Jesus’ baptism and how it changed everything

The third chapter of Matthew opens on what, for John the Baptist, was a fairly ordinary day of baptism and preaching. Then Jesus showed up. We know that their mothers were related, but we have no idea how well they knew each other.

Up until this moment, Jesus had lived a perfectly ordinary life and had done nothing noteworthy, but when he lined up with everyone else for baptism, John got uncomfortable, even though, according to John 1:31, he had no idea that Jesus was the Messiah.

Jesus wanted John to baptize him, but somehow John suspected that Jesus had no sin to repent of. He suggested that Jesus should baptize him. Jesus did not argue with John’s assessment of his spiritual state, but asked him to go through with the baptism anyway in order to fulfill all righteousness. John consented, having no idea how baptizing Jesus would change literally everything.

It changed John’s ministry

As soon as Jesus came up out of the water, the Holy Spirit descended upon him like a dove. It is by that sign that John recognized him as Messiah. John’s entire ministry had led up to this moment. Now, it would decrease while Jesus’ ministry increased. He would have to watch as those who had followed him gradually left to follow the greater one.

It changed Jesus’ life

He was Son of God and son of man by birth, but he had lived as a man 30 years without the divine empowerment to minister. The heavens opened up to reveal the glory of God, and God introduced him to all who had ears to hear in an audible voice, “This is my Son, the Beloved, with whom I am well pleased.”

Nothing in Scripture demanded baptism of the Messiah or anyone else. It does contain the general principle that the kings of old could not begin their reigns until their anointing. It requires that all people live righteously, and John’s baptism constituted a public announcement of their intention to do so. It also portrays God himself as righteous.

And so God himself, born into the world as a man, came to John to fulfill righteousness as a man. The King of the Universe came to John for anointing so he could begin his reign.

It changed the law

From the time of Moses until the day of Jesus’ baptism, the law had set the people of Israel apart from the rest of the world. Although they seldom acted like it, the Jews’ mission was to demonstrate godliness and redeem the world. The law made heavy demands on them that no one could keep. No one realized that the purpose of the law was to demonstrate that no one could ever be good enough to earn right standing with God.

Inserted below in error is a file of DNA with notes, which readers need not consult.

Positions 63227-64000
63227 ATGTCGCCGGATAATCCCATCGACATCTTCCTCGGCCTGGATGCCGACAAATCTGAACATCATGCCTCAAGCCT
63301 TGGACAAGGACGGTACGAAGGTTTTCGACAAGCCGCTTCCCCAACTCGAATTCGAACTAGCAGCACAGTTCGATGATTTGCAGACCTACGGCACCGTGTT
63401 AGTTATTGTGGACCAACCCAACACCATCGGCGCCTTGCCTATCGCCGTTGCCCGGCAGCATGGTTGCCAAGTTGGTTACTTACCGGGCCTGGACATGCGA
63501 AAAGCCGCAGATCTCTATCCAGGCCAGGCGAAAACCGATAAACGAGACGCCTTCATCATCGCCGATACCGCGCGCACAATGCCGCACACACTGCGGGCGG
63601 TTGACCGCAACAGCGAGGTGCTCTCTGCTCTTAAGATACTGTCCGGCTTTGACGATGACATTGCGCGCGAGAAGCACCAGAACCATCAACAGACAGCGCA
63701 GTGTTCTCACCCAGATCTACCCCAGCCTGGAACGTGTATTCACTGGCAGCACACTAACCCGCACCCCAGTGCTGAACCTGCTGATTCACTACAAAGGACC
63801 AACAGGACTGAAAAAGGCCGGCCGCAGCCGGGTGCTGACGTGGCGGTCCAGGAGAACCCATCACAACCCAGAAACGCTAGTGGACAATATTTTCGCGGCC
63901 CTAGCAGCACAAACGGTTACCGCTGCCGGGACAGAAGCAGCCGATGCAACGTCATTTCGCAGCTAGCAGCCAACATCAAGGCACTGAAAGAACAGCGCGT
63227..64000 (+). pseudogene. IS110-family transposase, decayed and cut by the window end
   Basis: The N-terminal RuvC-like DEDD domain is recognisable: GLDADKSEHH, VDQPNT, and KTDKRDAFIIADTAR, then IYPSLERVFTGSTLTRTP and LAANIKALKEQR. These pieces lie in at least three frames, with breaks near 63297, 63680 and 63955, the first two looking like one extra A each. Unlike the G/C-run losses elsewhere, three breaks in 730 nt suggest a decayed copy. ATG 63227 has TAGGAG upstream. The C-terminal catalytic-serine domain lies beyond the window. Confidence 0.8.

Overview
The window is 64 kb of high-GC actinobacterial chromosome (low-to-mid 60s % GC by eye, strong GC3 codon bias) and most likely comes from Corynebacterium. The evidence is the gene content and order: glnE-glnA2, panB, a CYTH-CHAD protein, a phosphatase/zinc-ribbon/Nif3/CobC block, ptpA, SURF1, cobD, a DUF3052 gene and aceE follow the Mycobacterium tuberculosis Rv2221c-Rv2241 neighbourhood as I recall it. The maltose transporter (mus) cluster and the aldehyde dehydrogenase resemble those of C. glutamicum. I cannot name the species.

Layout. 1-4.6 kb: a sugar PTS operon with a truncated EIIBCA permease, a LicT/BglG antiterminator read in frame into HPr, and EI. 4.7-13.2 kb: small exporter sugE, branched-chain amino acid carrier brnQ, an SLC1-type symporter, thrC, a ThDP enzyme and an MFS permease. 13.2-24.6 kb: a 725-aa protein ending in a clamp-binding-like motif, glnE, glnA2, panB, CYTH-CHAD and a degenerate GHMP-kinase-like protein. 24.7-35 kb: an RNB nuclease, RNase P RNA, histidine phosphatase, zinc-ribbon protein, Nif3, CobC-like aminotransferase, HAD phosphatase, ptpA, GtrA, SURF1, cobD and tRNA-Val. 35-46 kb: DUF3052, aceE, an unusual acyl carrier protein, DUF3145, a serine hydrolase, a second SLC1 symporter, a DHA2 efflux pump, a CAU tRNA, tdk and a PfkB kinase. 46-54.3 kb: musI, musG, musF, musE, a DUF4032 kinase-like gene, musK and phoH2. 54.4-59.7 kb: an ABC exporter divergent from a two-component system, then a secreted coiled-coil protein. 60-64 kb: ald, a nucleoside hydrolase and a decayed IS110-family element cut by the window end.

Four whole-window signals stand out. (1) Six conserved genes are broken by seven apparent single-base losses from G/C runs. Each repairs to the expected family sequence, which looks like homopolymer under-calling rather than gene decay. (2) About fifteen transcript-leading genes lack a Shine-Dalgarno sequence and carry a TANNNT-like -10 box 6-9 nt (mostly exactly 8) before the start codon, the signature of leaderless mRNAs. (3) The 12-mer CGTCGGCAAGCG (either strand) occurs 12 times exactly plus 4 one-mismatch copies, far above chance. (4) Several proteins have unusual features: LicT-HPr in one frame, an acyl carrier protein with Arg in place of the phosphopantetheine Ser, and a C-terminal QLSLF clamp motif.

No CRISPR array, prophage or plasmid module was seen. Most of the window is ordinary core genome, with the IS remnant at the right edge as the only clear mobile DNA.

John bitterly denounced sin, and like the prophets of old, promised divine punishment for it, but with one critical difference. Old Testament prophecy had been directed to society as a whole.

John spoke to personal sins and demanded personal righteousness. When he said that the coming Messiah would burn the chaff with unquenchable fire, only the Sadducees and Pharisees thought themselves good enough to be the wheat gathered into the barn.

But when the heavens opened up and the glory of God rested on Jesus, it did not come as a fire, but as a dove, a symbol of peace and gentleness. The fire that Christians experience is like a refiners fire, purifying precious metal. Jesus will return with his winnowing fork and burn up the chaff as John promised, but the sign at his baptism ushered in a time of grace—and not for Jews only, but for the whole world.

God, living the life of an ordinary man empowered by the Holy Spirit, paved the way for anyone at all to be empowered by the Holy Spirit. God, dying the death of an ordinary man not for his own sin but everyone else’s, paved the way for anyone at all to lay aside the burden of sin by casting it on the crucified Jesus.

It changed baptism

John preached a baptism of repentance for the forgiveness of sins (Mk. 1:4). There was a sect of Jews called Essenes who practiced baptism as a daily purification ritual, but for John is was apparently a once in a lifetime public display of repentance, resulting in forgiveness. John’s baptism had no power to help anyone live free from sin afterward.

Christian baptism, on the other hand, represents an initiation into a new life of grace. The moment a person truly and earnestly repents of sin and turns to God, that person is justified. In other words, that person becomes righteous in the sight of God, and God forgives all his or her sins—past and future.

As baptized members of the universal church, we have the possibility of living for God, which did not exist before. We enter into the grace of sanctification, which enables us to conform more and more, day by day to the image of Christ. We become a temple of God, a dwelling place for the Father, Son, and Holy Spirit. And because we become his house, God cleans the place up, rearranges the furniture, and fits us for heaven.

He doesn’t make us be the wheat in his barn. A baptized person has free will and can be chaff if he wants, but baptism ushers in a state of grace that enables us to be wheat in the barn. Christian baptism is a promise of grace, and God will keep his part.

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